Jayson Tatum Spoke At Length About All-NBA Voting Impacting Contracts And How It ‘Has To Change’

Last year, despite putting together a stellar campaign, Jayson Tatum was not selected to one of the league’s three All-NBA teams. That omission cost him more than $30 million dollars because an All-NBA appearance would’ve triggered a slew of incentives in the rookie max contract extension he signed the prior offseason.

Recently, Tatum appeared on JJ Redick’s “Old Man & The Three” podcast. There, he discussed the flaws of such a system, one where a portion of players’ earnings are tied to subjective voting from media members for All-NBA teams.

“I specifically remember one person saying, ‘I’m not a fan of his shot selection, so I just couldn’t put him on my All-NBA ballot,’ ” Tatum said. “I was baffled: The fact that somebody can have that thought and basically cost someone $30 million. … I think that has to change.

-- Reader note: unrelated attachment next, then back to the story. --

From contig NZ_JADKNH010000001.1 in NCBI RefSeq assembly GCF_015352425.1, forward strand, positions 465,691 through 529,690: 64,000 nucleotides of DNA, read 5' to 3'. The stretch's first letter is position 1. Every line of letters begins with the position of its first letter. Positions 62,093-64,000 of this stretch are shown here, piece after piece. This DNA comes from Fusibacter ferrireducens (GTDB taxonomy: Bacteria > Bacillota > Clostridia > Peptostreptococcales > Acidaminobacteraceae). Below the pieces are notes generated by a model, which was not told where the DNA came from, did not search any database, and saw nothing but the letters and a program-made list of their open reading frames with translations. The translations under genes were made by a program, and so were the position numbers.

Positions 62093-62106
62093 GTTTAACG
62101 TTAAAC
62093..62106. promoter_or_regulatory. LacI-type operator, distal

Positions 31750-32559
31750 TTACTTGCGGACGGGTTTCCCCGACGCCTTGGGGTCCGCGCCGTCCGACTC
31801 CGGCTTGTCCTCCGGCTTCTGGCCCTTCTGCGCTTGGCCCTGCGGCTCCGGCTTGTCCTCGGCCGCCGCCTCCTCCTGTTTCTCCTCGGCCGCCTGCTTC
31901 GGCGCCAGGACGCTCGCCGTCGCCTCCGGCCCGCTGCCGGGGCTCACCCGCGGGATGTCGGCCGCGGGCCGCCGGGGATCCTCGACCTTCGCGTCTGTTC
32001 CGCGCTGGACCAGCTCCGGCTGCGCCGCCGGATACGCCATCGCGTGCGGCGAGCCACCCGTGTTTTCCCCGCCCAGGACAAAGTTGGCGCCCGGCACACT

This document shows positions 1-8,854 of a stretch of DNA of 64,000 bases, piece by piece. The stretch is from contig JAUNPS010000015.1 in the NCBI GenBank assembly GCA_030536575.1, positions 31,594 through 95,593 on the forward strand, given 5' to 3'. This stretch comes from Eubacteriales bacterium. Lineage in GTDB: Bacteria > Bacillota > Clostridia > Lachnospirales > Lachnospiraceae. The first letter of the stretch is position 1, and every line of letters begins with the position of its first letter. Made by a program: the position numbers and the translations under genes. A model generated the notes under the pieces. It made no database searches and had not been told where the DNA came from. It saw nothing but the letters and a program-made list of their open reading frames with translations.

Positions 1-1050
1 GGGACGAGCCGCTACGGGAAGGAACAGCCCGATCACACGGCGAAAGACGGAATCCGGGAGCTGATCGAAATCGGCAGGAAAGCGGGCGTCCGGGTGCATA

“There’s no criteria set for the media, for the voters, on, like, who they should vote for,” he continued. “It’s, like, all opinion based.”

Tatum is spot-on here. The methodology needs amending. It’s unfair to him and others for some of their contract to be tied to the opinions of people they typically don’t know making arbitrary decisions. How exactly the process changes is a bit murkier, but that shouldn’t prevent change from taking place.

A star like Tatum being so vocal about this issue is important, refreshing, and necessary. Hopefully, it spurs greater dialogue and action to the players’ benefit.